Knee pain is one of the most frustrating problems because knee pain doesn't always go away with just rest and ice packs.
Acupuncture has been shown to help with knee pain, but not everyone likes needles. That's where acupressure comes in. Acupressure is a form of Traditional Chinese Medicine (TCM) that uses the same pressure points as acupuncture to relieve pain.
This article will cover how to find the correct acupressure points for knee pain and how to apply the acupressure treatment yourself.
How Acupressure Works for Knee Pain
Acupressure works by stimulating certain energy pathways called meridians. These meridian lines are like rivers that flow through your body and helps blood flow circulation for pain relief.
Meridian lines are all over your body and can start at specific acupuncture points on your head or foot and end at other points along the spine, arms, legs, etc.
Acupressure is a great way to deal with knee pain because it can be used as an alternative therapy that you can self-administer at home.
There are specific pressure points that will help acute and chronic knee pain.
8 Pressure Points for Knee Pain
The following nine pressure points have been found to be effective for knee pain relief:
1. Stomach 35 (ST 35) - Calf's Nose
The Calf's Nose pressure point is located just below the kneecap on the outside indentation.
The benefits of this point including relief for knee pain and stiffness, and rheumatism of the feet.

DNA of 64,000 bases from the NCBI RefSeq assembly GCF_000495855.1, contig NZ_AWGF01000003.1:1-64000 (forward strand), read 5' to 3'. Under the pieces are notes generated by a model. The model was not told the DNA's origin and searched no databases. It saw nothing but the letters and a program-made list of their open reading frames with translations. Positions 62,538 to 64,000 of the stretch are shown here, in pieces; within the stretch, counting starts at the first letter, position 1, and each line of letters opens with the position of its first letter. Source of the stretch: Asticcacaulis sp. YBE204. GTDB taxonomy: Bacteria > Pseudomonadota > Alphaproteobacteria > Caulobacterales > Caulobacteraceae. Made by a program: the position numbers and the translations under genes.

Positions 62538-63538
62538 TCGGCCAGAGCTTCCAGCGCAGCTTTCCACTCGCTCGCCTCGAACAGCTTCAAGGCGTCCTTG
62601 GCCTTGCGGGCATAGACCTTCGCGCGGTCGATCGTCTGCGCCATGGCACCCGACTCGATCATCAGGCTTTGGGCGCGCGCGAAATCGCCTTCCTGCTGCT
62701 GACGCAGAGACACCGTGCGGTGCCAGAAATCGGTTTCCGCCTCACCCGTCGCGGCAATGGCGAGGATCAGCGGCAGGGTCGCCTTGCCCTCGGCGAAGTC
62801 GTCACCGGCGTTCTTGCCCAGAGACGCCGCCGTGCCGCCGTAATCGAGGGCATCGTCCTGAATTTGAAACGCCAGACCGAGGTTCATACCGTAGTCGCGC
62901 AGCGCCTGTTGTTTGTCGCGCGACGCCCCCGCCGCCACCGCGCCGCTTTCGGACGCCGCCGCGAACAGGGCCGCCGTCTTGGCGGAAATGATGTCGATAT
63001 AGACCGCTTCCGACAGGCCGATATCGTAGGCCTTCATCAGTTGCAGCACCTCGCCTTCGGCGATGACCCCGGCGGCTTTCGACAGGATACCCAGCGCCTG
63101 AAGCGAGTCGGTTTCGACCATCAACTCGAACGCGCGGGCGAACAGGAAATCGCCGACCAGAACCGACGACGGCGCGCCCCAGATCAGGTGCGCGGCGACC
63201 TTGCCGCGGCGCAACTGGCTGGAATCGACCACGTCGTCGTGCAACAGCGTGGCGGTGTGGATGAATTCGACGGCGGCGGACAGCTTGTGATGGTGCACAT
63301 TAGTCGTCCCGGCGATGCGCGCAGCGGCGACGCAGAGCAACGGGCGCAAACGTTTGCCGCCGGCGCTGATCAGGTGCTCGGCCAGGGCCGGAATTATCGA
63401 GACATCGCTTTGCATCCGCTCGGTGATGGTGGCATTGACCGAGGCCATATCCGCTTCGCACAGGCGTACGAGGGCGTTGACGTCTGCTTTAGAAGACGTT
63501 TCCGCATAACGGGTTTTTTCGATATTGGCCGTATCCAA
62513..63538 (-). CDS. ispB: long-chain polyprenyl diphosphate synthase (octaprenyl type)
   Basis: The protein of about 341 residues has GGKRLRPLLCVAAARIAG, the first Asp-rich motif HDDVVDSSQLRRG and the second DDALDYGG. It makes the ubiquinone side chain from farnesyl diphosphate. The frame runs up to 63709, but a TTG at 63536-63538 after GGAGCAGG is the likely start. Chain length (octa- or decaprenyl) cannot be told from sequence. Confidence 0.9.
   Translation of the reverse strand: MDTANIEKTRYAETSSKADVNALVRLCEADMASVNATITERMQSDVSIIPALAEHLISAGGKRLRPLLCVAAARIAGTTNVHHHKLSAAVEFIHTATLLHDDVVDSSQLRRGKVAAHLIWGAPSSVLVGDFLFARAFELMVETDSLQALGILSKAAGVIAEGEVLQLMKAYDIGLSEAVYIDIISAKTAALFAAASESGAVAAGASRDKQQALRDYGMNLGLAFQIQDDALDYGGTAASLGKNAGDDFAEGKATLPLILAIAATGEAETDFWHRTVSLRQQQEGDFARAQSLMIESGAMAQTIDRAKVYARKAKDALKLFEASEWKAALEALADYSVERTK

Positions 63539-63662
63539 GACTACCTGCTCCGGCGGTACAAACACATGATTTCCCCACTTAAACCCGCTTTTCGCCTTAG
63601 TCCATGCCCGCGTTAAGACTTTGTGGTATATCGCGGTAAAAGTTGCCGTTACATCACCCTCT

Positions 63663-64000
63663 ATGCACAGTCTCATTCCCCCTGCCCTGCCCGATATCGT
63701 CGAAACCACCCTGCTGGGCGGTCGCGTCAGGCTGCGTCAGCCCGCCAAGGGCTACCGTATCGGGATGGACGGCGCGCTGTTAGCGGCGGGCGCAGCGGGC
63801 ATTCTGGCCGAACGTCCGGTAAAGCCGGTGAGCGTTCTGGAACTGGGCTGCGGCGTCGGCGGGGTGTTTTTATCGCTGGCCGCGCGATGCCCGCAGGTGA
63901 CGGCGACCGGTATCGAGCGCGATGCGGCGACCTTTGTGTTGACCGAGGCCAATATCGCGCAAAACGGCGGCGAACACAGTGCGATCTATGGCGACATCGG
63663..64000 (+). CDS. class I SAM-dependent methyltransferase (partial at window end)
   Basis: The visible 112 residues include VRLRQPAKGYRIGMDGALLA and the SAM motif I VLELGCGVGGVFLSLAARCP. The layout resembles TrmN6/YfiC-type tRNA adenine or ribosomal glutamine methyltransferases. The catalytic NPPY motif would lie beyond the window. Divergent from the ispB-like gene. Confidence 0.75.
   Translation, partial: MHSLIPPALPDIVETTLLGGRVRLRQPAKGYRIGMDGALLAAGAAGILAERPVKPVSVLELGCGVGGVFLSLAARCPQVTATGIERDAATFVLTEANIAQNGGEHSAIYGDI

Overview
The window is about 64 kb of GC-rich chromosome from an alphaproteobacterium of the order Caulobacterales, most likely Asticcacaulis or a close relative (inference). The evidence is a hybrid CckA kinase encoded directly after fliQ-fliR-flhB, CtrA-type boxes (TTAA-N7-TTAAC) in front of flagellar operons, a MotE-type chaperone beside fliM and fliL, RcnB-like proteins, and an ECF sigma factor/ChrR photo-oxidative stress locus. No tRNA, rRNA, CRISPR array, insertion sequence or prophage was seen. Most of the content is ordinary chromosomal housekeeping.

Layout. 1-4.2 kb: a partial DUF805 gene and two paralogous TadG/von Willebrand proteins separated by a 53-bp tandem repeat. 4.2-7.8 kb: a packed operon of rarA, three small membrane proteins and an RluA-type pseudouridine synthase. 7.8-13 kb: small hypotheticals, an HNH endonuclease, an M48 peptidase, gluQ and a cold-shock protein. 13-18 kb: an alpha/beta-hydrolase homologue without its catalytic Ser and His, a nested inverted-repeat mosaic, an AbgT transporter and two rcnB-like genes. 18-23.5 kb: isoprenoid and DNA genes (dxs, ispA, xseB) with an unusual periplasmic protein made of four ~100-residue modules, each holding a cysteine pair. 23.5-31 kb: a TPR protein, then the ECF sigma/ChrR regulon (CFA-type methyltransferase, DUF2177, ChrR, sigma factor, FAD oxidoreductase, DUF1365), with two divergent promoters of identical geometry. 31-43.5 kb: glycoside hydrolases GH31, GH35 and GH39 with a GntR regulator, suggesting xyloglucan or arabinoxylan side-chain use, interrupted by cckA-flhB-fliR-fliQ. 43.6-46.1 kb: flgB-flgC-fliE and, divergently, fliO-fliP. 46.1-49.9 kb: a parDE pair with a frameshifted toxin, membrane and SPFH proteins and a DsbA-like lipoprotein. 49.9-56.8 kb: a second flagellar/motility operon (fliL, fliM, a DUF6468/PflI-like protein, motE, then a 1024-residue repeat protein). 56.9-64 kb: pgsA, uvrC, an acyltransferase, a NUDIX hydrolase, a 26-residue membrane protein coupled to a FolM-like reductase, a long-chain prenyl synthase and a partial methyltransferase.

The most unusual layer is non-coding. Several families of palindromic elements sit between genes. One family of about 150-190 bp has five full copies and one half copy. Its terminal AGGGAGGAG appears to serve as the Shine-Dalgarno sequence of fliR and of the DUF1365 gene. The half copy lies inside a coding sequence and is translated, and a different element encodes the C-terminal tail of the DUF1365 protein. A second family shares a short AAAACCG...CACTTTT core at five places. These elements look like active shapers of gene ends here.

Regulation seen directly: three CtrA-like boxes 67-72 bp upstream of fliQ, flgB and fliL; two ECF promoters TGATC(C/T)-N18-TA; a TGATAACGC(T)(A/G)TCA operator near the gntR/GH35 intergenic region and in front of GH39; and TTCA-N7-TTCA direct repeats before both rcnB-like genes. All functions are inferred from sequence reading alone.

2. Stomach 36 (ST 36) - Three Mile Point
The Three Mile Point is located below your kneecap and to the outside of the shinbone. Measure the width of four fingers from the bottom of the kneecap and one finger to the outside of the shinbone.
In addition to knee pain relief, the ST 36 point helps strengthen all over the body, tone muscles and energize legs.
3. Spleen 9 (SP 9) - Shady Side of the Mountain
The Shady Side of the Mountain pressure point is found on the inside portion of the knee and at the top of the shinbone.
Applying firm pressure at this point relieves knee pain, leg tension and swelling, varicose veins, water retention, cramps, and edemas.
4. Gallbladder 34 (GB 34) - Sunny Side of the Mountain
The Sunny Side of the Mountain pressure point is found on the outside portion of the knee and at the top of the shinbone.
Steady pressure at this point will relieve knee pain, muscle strains, aches, and muscular tension.
5. Bladder 53 (B 53) - Commanding Activity
The Commanding Activity pressure point is located in the back of the knee on the outside where the crease starts when the knee is bent.
Get relief for knee pain and stiffness from this point.
6. Bladder 54 (B 54) - Commanding Middle
The Commanding Middle acupressure point is located at the back of the knee in the center of the crease.
This pressure point will help offer relief from knee pain and stiffness, arthritis, back pain, and sciatica.
7. Liver 8 (LV 8) - Crooked Spring
The Crooked Spring acupressure point is located at the inner side at the back of the knee where the crease ends when the knee is bent.
The LV 8 point helps with fibroids and swelling in the knee, and knee pain.
8. Kidney 10 (KD 10) - Nourishing Valley
The Nourishing Valley pressure point is located at the inside edge of the knee crease between two tendons.
Applying pressure on the K 10 point will help with knee pain, abdominal pain, and genital disorders.
How to Apply Acupressure for Knee Pain